Learning from Disasters: A ‘Framing’ Perspective

Was the launch of Siri a “disaster”? Depends on how you frame it. (Foto, CC BY-SA 2.0

This research essay is authored by Melissa Köhler, student in the master program Organization Studies at University of Innsbruck.

‘We do not learn from experiences… we learn from reflecting on experiences.’ (John Dewey)

Unexpected and unusual incidents in organizational life often result in a change from stable conditions into situations that are ‘far from equilibrium’ (Rudolph and Repenning, 2002). Even if undesirable incidents entail an organizational breakdown and misery, organizations can try to make sense of the circumstances. They have the possibility to reflect and learn in order to prevent such occasions, or to improve their response the next time. To understand how organizations learn from disasters, current scientific literature mainly analyzes very popular incidents such as the Mount Everest climbing accident in 1996 or natural catastrophes. In order to gain substantial insights on how organizations learn from disastrous situations, this focus on extreme incidents seems quite narrow-minded. Who defines whether a specific event is a disaster or not? A ‘Framing’ perspective could help to induce a better understanding on how organizations learn from such situations.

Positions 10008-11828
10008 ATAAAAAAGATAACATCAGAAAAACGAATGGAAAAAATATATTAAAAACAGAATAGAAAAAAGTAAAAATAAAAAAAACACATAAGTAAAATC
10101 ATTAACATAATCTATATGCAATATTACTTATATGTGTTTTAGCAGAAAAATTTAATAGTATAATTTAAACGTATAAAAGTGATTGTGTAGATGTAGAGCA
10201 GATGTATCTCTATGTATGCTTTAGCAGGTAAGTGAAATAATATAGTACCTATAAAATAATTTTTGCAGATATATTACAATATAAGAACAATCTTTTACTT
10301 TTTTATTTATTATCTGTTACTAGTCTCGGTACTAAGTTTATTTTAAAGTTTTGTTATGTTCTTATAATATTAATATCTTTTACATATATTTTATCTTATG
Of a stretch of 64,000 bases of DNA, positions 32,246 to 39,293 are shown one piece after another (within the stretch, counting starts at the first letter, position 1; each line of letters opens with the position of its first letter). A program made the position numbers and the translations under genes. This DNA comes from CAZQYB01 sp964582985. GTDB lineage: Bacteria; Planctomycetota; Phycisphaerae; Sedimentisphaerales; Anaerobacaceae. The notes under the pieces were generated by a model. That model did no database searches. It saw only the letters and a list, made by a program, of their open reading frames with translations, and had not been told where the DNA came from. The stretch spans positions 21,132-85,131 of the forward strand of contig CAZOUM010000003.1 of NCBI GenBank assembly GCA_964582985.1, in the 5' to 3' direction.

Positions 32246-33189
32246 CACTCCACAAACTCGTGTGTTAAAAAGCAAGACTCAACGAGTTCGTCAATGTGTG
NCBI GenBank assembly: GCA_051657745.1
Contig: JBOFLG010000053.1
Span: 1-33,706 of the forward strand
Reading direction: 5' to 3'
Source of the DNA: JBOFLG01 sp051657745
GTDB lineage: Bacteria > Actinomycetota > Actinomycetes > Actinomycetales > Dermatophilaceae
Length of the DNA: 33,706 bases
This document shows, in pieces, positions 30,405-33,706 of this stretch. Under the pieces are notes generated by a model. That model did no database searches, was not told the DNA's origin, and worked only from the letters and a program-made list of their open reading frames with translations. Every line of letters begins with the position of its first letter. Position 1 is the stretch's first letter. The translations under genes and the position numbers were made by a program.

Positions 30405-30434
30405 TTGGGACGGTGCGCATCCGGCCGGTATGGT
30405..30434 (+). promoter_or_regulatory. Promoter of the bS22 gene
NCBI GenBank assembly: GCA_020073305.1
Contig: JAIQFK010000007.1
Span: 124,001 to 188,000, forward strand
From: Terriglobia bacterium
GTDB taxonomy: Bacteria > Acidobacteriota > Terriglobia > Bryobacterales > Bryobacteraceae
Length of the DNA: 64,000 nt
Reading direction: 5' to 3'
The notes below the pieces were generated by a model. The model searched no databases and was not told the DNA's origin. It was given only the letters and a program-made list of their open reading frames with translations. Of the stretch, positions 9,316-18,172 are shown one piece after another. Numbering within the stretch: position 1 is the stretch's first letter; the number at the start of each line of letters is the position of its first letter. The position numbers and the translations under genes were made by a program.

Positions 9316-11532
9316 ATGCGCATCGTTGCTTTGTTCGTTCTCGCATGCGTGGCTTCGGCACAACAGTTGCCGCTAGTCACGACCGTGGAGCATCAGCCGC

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New Category at the ConJunction Blog: Student Research Essays

In some Organization Studies courses, students are required to write a short research essay, addressing one focused question or thesis related to the course topic. These essays are distinct from ‘ordinary’ seminar or term papers not only due to their short length but also because the students are encouraged to take a clear, maybe even provocative stance.

Foto: Bernhard Ginzler, CC-BY 4.0)
Foto: Bernhard Gitzler, CC-BY 4.0)

Reading these essays, Richard Weiskopf and I have regularly encountered works that were of such excellent quality that we think it would be a waste to just grade them. Rather, we have – and will continue to do so – asked authors of such essays to share them with a wider audience here at the ConJunction Community Blog.

The first two essays in what we hope will be an ongoing series, have been provided by Cäcilia Bart and Hannes Henzinger. While both essays deal with Jazz as a metaphor for organizing, they contribute quite different insights. Stay tuned for these and future student essays.